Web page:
1. Super! I like all three recipes visible in the coffee shop cookbook and intend to try them. Also, I really like your scones recipe. Earlier this year I was looking for one without too much shortening. Yours is just right, and I prefer brown sugar also.

    • Thank you, I’m delighted! 🙂 The soups in the book are really good and very easy to make. I often make the carrot and courgette one, but I use less butter than the recipe says and I add grated root ginger, which gives it a nice kick.

      The Be-Ro scone recipe suggests only 1.5oz of fat and if I make cheese scones I do only use that much but I think 2oz works better for other scones. Sorry about not giving other units of measurement as well, I suppose you use cup measures by preference? Several of the recipes in the MacMillan Recipe Book have cup measures, but it’s not that common in British cookbooks.

  2. Thank you so much for writing the recipe so quickly! 🙂 now i will have to get baking one of these days, I literally am dreaming of scones with clotted cream and jam right now. (might be because im pregnant) so i think ill have to give ur recipe a whirl 🙂 I might write a post about it, and ill make sure i link to u 🙂

    • You’re very welcome and thank you, I hope the recipe made sense and that the scones turn out well if you make them. Being pregnant is a great excuse to eat whatever you like – enjoy it while you can! 🙂

    • You’re very welcome, I would love to hear how they turn out for you. I had no idea publishing a recipe would be so popular. I feel I ought to apologise for the jumbled mess of the recipe. I wanted to give an accurate idea of what I did but when I made them I wasn’t thinking about writing it down afterwards. I like when you see recipes on blogs and they take photos of the different stages, I might try doing that some time. Anyway, thank you for your comment! 🙂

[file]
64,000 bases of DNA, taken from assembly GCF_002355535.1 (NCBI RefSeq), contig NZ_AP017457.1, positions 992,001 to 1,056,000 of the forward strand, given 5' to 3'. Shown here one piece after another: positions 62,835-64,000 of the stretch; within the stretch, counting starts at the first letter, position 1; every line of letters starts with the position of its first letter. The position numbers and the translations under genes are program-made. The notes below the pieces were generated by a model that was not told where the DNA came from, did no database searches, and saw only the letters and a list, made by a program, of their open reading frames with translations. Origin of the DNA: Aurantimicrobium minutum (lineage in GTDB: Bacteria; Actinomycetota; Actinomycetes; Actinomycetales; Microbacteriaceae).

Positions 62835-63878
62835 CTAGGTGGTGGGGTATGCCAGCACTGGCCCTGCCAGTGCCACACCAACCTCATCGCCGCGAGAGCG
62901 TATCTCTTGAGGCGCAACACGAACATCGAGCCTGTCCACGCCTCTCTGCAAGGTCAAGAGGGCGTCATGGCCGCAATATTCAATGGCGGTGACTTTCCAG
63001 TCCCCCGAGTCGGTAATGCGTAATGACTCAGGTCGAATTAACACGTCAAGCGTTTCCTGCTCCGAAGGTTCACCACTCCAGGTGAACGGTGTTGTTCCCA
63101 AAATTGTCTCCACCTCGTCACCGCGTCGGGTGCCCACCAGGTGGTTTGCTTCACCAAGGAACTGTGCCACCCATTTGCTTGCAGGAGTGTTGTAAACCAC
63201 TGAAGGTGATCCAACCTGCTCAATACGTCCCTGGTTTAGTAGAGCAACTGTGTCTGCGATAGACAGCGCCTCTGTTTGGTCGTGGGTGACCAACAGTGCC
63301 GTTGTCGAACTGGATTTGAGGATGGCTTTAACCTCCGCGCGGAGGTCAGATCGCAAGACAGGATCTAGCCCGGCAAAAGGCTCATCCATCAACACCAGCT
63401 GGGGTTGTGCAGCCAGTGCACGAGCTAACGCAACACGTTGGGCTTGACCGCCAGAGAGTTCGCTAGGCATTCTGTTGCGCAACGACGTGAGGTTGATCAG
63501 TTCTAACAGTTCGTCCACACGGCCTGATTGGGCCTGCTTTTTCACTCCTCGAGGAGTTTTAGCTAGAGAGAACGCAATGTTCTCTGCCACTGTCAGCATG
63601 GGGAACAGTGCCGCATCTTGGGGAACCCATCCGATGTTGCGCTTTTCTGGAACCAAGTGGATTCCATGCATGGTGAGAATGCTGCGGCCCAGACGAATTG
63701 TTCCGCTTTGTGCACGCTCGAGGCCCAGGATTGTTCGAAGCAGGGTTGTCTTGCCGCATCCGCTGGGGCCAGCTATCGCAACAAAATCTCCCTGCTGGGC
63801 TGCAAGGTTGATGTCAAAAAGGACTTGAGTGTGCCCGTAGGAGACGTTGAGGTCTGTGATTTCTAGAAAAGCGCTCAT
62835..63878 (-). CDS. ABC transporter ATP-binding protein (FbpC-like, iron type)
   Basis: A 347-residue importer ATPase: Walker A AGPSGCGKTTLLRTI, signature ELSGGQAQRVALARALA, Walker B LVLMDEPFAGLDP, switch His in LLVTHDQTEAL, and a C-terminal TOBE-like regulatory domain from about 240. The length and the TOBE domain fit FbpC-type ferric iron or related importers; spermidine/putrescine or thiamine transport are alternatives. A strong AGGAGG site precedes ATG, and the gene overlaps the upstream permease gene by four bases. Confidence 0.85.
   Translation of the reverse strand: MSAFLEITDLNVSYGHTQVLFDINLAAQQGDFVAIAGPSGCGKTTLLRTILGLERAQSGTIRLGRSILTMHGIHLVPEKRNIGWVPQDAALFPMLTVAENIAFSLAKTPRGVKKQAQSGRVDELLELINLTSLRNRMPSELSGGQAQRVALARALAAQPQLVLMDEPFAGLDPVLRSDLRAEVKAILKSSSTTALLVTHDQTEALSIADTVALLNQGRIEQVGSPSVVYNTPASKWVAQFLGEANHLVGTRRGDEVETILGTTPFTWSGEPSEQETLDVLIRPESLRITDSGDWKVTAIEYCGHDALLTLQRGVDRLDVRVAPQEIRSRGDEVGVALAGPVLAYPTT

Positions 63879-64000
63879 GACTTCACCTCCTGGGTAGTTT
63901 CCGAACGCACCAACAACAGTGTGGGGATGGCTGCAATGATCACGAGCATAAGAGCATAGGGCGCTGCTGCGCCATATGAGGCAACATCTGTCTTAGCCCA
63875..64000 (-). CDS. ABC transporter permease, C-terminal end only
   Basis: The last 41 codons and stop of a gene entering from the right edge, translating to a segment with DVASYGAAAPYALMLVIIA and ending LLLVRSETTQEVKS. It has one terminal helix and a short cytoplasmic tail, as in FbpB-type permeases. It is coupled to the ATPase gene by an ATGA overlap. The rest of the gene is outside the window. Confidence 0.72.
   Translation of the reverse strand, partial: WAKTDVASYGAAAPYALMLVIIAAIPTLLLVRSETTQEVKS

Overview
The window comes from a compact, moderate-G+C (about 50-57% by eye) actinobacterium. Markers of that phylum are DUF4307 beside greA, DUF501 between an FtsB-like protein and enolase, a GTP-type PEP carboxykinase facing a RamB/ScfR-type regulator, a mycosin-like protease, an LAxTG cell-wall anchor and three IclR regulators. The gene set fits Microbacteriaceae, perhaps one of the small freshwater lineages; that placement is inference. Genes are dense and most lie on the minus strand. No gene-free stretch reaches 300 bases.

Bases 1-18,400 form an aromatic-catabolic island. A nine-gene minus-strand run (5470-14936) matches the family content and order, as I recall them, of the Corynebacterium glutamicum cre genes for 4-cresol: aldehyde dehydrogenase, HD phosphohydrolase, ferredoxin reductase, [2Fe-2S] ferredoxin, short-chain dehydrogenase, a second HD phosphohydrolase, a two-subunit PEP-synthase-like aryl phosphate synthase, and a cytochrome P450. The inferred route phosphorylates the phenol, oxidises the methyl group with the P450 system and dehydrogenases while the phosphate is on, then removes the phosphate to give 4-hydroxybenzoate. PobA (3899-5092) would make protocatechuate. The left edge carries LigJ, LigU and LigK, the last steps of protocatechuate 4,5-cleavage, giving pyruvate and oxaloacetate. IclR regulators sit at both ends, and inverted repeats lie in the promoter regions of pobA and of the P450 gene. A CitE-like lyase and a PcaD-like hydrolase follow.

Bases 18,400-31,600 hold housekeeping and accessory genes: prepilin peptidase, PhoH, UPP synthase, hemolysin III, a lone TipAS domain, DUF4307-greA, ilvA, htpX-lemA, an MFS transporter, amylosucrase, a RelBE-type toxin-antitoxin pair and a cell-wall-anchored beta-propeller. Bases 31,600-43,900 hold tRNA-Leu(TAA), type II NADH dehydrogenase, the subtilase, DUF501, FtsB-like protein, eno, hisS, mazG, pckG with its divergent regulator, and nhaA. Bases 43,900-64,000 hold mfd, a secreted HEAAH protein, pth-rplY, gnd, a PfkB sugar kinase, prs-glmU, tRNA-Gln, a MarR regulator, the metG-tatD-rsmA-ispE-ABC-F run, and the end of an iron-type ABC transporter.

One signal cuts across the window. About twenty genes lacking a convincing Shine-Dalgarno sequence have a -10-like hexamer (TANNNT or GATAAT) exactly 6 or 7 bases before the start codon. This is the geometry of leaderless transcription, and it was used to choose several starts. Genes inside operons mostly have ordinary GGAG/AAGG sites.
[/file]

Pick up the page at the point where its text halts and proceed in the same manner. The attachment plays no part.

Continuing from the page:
3. Great post, Lorna, and my mum had a copy of the Be-Ro book back in 1952! We, ourselves, have a copy of the 37th Edition from 1982, which appears to be essentially the same, and out of all our other baking and cookery books, my other half, Penny, uses it most often!



    • Thanks John, that’s great, I’m so pleased to find another fan of the Be-Ro cookery book! The delicious pudding recipe has been a favourite since I was a tot and I make it myself now too, it really is delicious! I might have to do a post about it some time. That’s quite an achievement, 37 editions, it was obviously a huge success. Good old Be-Ro! 🙂

  4. i love the idea of adding pears into scones, how about pear served with blue cheese, would that work?!!

    I’m a huge fan of really cheesy scones, if you make it up to Aberdeenshire for your next book I can tell you the place I’ve eaten the best ones ever!! Cheese and chutney and cheese and onion – they were so cheesy and moist and scrummy, never been topped so far! Loving the recipies. 🙂

    • You mean pears and blue cheese in a scone? I don’t like blue cheese so I wouldn’t do that myself, but I think it could work well. I’m also a big fan of cheese scones and somehow they always come out well with this recipe with lots of mature cheddar cheese grated in. I can’t wait to find out where you get your favourite cheese scones – worth a trip up to Aberdeenshire just for the scones, by the sounds of things! 🙂

      • i have to agree and admit, i’m not a blue cheese fan either, but perhaps i’ll test it on my other half some day to see what he thinks! it sounds like it could work in principle, but i’ve been wrong before and he’s had to suffer the consequencies :/

        • Isn’t that what a successful relationship is all about, taking the rough with the smooth/the blue cheese with the pear? If it does turn out to have been a good idea, what a lucky fellow he’ll be! 🙂